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NRL legend’s plea for banned star

Cronulla Sharks rising star Bronson Xerri reportedly passed six doping tests in the 12 months before his failed test in November of last year, but NSW Origin coach Brad Fittler says he can still play a positive role in the game.Xerri underwent a blood test on November 25 after ASADA received a tip-off, with the…

Cronulla Sharks rising star Bronson Xerri reportedly passed six doping tests in the 12 months before his failed test in November of last year, but NSW Origin coach Brad Fittler says he can still play a positive role in the game.

Xerri underwent a blood test on November 25 after ASADA received a tip-off, with the A-sample returning a positive result for the banned substances exogenous testosterone, androsterone, etiocholanolone and 5b-androstane-3a, 17b-diol.

Now it has been revealed that Xerri has passed a number of tests in the 12 months prior to that result, adding weight to the club’s claim that it did not turn a blind eye to potential doping.

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The Sydney Morning Herald reports Xerri has been tested three times by ASADA and five times by the Sharks since November 2018 – including one test in March this year.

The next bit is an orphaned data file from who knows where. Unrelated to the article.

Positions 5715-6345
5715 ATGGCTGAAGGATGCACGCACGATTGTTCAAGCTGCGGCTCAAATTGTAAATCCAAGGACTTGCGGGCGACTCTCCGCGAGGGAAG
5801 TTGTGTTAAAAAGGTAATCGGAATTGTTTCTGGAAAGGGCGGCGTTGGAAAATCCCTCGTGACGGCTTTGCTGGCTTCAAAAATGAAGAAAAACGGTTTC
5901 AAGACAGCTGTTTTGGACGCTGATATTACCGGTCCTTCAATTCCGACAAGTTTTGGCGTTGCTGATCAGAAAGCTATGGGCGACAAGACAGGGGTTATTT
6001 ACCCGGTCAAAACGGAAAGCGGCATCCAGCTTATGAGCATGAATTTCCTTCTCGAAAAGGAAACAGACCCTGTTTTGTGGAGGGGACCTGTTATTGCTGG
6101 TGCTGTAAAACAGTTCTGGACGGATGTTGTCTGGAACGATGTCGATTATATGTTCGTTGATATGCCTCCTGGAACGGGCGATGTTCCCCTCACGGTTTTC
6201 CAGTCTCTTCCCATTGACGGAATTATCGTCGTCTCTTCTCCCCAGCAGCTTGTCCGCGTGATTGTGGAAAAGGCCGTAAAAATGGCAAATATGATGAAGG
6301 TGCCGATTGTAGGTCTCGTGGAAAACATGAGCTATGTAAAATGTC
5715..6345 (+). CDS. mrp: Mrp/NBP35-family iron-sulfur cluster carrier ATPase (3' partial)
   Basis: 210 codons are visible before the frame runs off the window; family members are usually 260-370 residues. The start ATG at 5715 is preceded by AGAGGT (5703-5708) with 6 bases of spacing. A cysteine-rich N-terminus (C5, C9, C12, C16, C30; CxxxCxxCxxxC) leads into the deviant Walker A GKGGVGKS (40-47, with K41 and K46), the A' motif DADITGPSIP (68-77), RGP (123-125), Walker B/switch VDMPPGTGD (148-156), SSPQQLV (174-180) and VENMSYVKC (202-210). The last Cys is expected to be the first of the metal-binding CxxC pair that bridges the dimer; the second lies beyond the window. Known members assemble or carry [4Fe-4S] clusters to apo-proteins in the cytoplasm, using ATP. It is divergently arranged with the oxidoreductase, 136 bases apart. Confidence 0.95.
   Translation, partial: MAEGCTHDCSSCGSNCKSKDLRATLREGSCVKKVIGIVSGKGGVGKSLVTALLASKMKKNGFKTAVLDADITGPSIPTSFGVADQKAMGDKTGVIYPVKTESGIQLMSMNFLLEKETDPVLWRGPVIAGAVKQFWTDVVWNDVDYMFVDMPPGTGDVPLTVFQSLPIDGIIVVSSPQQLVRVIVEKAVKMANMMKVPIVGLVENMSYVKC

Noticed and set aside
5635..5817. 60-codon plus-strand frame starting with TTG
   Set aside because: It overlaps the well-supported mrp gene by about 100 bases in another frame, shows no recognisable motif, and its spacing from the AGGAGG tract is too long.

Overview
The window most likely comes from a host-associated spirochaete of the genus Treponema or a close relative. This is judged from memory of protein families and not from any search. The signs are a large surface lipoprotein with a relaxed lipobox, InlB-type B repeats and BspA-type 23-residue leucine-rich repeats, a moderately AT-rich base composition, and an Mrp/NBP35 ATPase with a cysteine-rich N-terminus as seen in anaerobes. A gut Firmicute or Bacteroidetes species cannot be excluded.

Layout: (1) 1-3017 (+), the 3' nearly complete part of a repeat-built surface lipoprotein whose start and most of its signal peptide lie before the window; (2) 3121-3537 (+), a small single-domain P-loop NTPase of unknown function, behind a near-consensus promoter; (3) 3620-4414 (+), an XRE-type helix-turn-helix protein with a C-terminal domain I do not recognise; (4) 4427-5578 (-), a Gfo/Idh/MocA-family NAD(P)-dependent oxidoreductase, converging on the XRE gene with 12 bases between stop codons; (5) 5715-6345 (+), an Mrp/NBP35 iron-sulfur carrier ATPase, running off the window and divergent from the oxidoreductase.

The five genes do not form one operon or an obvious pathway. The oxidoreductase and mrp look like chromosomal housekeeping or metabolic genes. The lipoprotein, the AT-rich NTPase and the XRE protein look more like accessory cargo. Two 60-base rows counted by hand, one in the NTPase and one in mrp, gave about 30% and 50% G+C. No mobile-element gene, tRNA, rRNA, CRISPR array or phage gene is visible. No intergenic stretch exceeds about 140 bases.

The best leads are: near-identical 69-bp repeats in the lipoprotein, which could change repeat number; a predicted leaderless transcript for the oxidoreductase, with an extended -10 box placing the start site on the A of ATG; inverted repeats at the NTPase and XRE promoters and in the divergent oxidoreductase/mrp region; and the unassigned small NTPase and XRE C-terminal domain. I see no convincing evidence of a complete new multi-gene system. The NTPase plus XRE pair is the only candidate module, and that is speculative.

The results of that test are not yet known, but the Fairfax report states that sources close to Xerri claim he passed.

According to the report, ASADA received Xerri’s positive test results (from the November 25 test) from the organisation’s laboratory on April 7, but did not inform him until May 22.

Xerri’s seven tests in the space of a year is not an unduly high number, but is above the average of four doping tests per year for an NRL player.

The player has not yet responded or provided a public explanation to the failed test. The results from the B-sample could yet take weeks, with the weight of a potential four-year ban hanging over Xerri’s head.

Fittler, meanwhile, has called for Xerri to remain involved in the game, arguing that his experience of taking performance-enhancing drugs could be beneficial for rising young players.

“I’ve been told from people at clubs that sometimes these things [drug education and awareness] are just done to tick off a box,” Fittler told WWOS.

“Maybe getting Bronson to go around clubs and say this is what happens to you [would be a good thing]. I get told that they get people to clubs, they just sit there, they’re not very recognisable and they go through a process and a protocol, everyone just sort of sits there.

“Footballers, unless you’re smacking them over the head with it every couple of weeks, they just don’t get it through their thick skulls – and I’m one of them.

“Using someone like Bronson is a great way to put them back through the system and go: ‘here’s what can actually happen to your life’.”

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